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VA Butler to set to break ground on outpatient center

Heidi Murrin | Tribune-Review - Department of Veterans Affairs VA Butler Thursday, March 28, 2013.
<div style='float:right;width:100%;' align='right'><em>Heidi Murrin  |  Tribune-Review</em></div>Department of Veterans Affairs VA Butler Thursday, March 28, 2013.
- A rendering of the VA Butler Health Care Center, which will replace the 1930s-era building as the VA Butler’s main outpatient clinic when it’s completed in 2015. Groundbreaking on the facility is scheduled for April 5.Submitted by: VA Butler Healthcare
A rendering of the VA Butler Health Care Center, which will replace the 1930s-era building as the VA Butler’s main outpatient clinic when it’s completed in 2015. Groundbreaking on the facility is scheduled for April 5.Submitted by: VA Butler Healthcare

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Tuesday, April 2, 2013, 12:01 a.m.
 

The Department of Veterans Affairs and Westar Development plan to break ground on Friday on a $75 million outpatient center in Butler that will have a state-of-the-art water sterilization system designed to prevent a Legionnaires' outbreak such as the ones in VA hospitals in Pittsburgh.

“We're going to use the most high-tech system that's out there right now,” said Sam Calabrese, president of Westar Development, which has a federal contract to build the three-story building. VA Butler will lease it for an average of $7.6 million a year for 20 years.

The plumbing will include a system that will zap water with ultraviolet rays, rather than the copper-silver ionization system that's used by the VA Pittsburgh and other hospitals across the country, he said.

The VA Pittsburgh outbreak sickened as many as 21 patients at the Oakland and O'Hara campuses, five of whom died. The outbreak lasted from February 2011 through November 2012, the Centers for Disease Control and Prevention found.

VA Butler discovered Legionella bacteria in its water system on Dec. 11 during routine testing, but no patients were sickened, spokeswoman Amanda Kurtz said. The sample came from Building No. 2, which is used for administration, physical therapy and other outpatient services.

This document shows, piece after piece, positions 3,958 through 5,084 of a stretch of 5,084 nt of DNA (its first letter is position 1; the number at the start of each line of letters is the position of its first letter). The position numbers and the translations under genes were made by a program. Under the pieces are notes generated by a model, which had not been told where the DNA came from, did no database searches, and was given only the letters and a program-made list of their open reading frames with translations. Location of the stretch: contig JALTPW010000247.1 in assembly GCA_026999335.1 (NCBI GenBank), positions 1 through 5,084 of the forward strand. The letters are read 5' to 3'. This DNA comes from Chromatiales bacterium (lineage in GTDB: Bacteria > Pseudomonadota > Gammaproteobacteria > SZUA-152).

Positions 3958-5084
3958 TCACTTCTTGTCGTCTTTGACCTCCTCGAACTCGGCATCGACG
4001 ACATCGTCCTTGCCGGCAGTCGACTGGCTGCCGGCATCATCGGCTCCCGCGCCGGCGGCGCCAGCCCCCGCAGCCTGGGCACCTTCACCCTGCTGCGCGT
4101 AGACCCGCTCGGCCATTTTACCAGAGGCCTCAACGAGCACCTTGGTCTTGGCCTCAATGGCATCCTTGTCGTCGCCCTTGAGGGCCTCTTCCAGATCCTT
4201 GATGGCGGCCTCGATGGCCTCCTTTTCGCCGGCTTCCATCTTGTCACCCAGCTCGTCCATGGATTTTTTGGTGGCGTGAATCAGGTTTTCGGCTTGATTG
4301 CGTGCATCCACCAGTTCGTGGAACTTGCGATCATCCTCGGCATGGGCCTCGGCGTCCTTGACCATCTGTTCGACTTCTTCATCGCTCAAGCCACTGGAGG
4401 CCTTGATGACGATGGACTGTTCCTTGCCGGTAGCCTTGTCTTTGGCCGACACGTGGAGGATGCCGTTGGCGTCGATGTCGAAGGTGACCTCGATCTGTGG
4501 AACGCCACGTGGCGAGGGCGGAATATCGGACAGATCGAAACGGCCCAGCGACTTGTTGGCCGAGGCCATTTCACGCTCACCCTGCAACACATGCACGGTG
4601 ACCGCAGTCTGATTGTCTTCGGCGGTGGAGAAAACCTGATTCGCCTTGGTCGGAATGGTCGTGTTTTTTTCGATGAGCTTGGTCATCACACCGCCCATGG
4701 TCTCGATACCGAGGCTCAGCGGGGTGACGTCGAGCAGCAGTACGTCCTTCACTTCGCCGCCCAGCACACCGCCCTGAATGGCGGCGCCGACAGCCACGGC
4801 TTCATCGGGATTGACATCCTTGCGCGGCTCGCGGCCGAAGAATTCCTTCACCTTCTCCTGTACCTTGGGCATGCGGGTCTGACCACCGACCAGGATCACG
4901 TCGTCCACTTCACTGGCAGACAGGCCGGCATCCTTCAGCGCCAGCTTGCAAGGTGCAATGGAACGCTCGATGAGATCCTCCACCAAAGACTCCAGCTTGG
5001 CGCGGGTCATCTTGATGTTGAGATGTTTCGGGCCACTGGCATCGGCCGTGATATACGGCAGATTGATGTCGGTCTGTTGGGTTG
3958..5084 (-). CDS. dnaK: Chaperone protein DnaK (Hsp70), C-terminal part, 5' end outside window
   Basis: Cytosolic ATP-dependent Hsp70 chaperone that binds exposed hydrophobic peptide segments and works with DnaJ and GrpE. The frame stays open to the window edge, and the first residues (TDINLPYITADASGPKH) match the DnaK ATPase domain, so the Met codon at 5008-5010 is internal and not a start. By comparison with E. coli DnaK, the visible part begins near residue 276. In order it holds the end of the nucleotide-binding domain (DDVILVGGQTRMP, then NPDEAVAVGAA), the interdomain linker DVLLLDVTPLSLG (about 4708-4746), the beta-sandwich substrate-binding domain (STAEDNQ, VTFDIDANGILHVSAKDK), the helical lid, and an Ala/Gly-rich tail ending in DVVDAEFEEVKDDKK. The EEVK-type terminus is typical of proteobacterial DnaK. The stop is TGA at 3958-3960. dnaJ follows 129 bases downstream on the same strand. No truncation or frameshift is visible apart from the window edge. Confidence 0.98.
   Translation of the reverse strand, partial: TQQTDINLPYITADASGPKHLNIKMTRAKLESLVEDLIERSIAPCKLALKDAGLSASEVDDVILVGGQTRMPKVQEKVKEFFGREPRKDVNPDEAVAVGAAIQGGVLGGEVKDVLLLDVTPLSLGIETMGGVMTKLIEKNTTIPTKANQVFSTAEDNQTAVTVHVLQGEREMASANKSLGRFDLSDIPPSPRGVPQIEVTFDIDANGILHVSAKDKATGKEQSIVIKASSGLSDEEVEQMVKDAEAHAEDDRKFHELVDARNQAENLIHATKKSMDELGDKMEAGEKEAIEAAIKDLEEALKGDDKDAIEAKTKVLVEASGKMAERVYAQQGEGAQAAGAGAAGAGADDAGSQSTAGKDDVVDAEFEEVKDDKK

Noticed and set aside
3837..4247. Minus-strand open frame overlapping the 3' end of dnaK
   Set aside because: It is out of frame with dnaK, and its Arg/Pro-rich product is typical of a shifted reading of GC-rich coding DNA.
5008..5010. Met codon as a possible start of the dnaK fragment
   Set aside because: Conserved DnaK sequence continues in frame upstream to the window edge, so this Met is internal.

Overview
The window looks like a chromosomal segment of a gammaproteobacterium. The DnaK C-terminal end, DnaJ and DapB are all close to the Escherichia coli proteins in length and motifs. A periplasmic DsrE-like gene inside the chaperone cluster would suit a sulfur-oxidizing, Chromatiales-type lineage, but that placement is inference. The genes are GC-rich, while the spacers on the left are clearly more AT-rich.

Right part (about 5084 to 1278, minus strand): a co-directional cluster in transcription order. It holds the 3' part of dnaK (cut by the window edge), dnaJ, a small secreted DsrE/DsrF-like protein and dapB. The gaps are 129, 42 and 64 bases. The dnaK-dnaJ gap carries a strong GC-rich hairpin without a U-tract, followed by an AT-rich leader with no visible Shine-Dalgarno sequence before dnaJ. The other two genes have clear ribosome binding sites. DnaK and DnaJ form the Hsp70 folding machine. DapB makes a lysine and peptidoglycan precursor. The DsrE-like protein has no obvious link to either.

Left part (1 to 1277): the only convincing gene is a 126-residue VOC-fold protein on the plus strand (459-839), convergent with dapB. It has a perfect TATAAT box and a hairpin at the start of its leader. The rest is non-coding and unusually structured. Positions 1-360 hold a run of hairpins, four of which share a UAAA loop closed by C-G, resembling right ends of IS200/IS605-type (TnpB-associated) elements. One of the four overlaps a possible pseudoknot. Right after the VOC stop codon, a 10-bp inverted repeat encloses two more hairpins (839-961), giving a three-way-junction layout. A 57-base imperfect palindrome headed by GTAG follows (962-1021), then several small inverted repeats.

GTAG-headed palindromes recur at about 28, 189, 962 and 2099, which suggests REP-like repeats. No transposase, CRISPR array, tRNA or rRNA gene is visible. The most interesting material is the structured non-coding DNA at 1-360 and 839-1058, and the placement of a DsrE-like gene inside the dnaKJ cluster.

Kurtz said VA guidelines don't require that that building have a Legionella prevention device attached to its water system, but staff and patients could come into contact with water from plumbing fixtures.

VA Butler used CDC-recommended water sample sizes for Legionella of one liter, rather than the 100-milliliter sample the Pittsburgh hospitals used. It responded to the Legionella discovery by flushing the building's pipes with superheated and hyperchlorinated water, and testing hasn't found the bacteria since, Kurtz said.

The Health Care Center will be built adjacent to and south of the VA campus, with its own connection to the municipal water system, Kurtz said.

The building is expected to be completed in 2015. In addition to ultraviolet disinfection, its water system will be designed to allow constant flow that eliminates plumbing “dead ends” that shelter bacteria and allow them to grow, Calabrese said.

He estimated it will cost two to three times as much as a standard plumbing system but could not provide a precise dollar figure.

“We wanted to make sure we didn't have an issue” with Legionnaires', Calabrese said. He said his company planned to use this system before the Pittsburgh outbreak became public on Nov. 16, prompting investigations and an ongoing overhaul of the VA's Legionnaires' prevention policy.

“Of course, it comes to the forefront” because of what happened in Pittsburgh, he said.

The VA Butler Healthcare system handles about 170,000 patient visits a year at the Butler facility and smaller outpatient clinics in Butler, Armstrong, Clarion, Lawrence and Mercer counties.

The Health Care Center in Butler will replace sprawling Building No. 1, built by the state as a tuberculosis clinic and completed in 1937. The building sat empty until the Army turned it into a military hospital in 1942. It became part of the VA system in 1947, said Kenneth Kalberer, health systems specialist at the VA Butler.

The building's long, wide hallways and spread-out design — common in tuberculosis clinics of the era — make it an inefficient place to provide modern medical care, he said. Concrete support columns make it nearly impossible to convert the facility into the open layout of newer VA facilities.

The asbestos-laden structure would require $40 million for remediation and renovation if the VA were to keep it, Kalberer said. The long-term future of Building No. 1 is unclear.

“If we get a roof leak, we're going to fix it. If we have a safety hazard, we're going to fix it,” Kalberer said. But other than immediate needs, the building won't be refurbished, he said.

The Health Care Center will be significantly smaller than the five-story building it replaces. The first two floors will be used for patient care, and the third will have administrative offices and a cafeteria, Kalberer said.

Its open design will allow the VA to organize care into teams of pharmacists, dieticians, social workers and doctors. The teams will work in a “bullpen,” so patients can remain in one place, he said.

The VA Butler built a $16 million, 60-bed assisted-living center that should be in full use next year, and an $8.5 million, 56-bed housing facility for veterans undergoing rehabilitation that opened in November. All of VA Butler's main facilities will be less than five years old when the Health Care Center opens, Kalberer said.

“I don't know of any other place in the country that can say that,” he said.

Mike Wereschagin is a staff writer for Trib Total Media. He can be reached at 412-320-7900 or mwereschagin@tribweb.com.

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